Curie's Law

Curie's Law

According to Curie’s Law, the magnetization in a paramagnetic material is directly proportional to the applied magnetic field. If the object is heated, the magnetization is viewed to be inversely proportional to the temperature. The law was discovered by the french physicist, Pierre Curie.

It can be framed into an equation.

M = C x (B/T)

Wherein,

M = Magnetism

B = Magnetic field(in Teslas)

T = absolute temperature (in Kelvins)

C = Curie constant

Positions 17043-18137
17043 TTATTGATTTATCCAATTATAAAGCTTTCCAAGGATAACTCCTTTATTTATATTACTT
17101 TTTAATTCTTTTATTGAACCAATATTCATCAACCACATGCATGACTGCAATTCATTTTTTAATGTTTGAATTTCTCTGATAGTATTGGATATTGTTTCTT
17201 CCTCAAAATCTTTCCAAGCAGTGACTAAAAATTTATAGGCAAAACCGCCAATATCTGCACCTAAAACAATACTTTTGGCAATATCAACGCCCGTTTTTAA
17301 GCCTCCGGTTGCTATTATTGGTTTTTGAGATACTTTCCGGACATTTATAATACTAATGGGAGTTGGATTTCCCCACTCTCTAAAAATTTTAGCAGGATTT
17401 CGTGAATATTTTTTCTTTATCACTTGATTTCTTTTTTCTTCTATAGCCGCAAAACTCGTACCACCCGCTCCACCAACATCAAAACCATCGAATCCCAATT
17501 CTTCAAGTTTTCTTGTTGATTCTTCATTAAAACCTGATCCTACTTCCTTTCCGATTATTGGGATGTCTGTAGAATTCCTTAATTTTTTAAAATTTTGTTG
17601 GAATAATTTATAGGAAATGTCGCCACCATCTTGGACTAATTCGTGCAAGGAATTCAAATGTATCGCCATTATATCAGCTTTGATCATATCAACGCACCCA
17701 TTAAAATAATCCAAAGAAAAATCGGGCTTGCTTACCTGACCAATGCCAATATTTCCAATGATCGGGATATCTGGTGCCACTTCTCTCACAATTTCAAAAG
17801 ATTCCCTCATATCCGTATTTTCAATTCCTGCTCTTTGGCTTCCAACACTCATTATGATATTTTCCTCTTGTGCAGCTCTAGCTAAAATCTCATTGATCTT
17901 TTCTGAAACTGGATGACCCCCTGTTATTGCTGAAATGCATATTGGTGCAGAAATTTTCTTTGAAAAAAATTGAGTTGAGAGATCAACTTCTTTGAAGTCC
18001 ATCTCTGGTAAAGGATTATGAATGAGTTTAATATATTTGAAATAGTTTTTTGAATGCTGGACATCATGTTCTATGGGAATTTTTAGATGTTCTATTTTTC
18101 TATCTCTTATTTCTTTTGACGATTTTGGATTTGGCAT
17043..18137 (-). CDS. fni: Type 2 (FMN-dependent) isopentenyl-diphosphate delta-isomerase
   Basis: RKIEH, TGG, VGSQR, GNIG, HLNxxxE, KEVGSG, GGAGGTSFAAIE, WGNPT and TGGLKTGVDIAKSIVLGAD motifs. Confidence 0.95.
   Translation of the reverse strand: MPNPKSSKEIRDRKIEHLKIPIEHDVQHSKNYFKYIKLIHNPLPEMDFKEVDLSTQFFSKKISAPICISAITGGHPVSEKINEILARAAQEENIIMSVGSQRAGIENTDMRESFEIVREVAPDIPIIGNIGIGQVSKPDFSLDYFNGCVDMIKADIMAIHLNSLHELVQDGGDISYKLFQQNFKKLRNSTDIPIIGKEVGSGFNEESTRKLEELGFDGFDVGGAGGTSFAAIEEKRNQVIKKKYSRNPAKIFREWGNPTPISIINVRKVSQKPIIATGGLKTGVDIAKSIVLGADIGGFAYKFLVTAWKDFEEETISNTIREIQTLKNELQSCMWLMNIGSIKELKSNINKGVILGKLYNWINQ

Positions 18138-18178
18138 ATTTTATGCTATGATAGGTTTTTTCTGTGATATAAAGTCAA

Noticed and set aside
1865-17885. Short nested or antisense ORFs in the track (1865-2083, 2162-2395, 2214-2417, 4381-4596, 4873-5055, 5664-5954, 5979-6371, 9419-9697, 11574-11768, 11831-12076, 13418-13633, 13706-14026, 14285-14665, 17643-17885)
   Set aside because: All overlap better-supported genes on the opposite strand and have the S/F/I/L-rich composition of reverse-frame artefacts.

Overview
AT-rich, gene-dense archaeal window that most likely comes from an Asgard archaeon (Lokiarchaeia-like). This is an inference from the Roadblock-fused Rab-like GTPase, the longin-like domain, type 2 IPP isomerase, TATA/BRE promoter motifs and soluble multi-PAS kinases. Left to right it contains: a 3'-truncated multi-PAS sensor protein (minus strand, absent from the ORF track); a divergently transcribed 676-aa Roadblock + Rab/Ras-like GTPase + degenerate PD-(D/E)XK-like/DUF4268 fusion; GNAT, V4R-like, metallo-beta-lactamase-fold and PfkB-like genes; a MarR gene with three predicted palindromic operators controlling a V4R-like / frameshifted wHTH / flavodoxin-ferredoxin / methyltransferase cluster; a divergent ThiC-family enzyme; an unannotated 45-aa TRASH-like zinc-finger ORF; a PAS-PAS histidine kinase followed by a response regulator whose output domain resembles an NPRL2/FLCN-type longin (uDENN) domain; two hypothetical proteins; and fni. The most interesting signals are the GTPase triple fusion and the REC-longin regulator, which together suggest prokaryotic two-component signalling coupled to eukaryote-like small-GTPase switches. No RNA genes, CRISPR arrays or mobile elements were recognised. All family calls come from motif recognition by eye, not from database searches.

Curie’s law holds good for high temperature and not so strong magnetic fields.

What is meant by paramagnetic?

Paramagnetism relates to materials such as platinum or aluminium that are magnetized in a magnetic field and their magnetism extincts when the field doesn’t exist. Ferromagnetism are the materials like nickel and iron that retain their magnetic properties when the field is erased.

What is the Curie temperature?

The Curie temperature is the one at which ferromagnetic material turn to paramagnetic o heating. This kind of transition is used in optical storage media for erasing and inserting new data.

To know more about Curie constant table along with types of magnetic materials with their properties, you can visit us @Byju’s.


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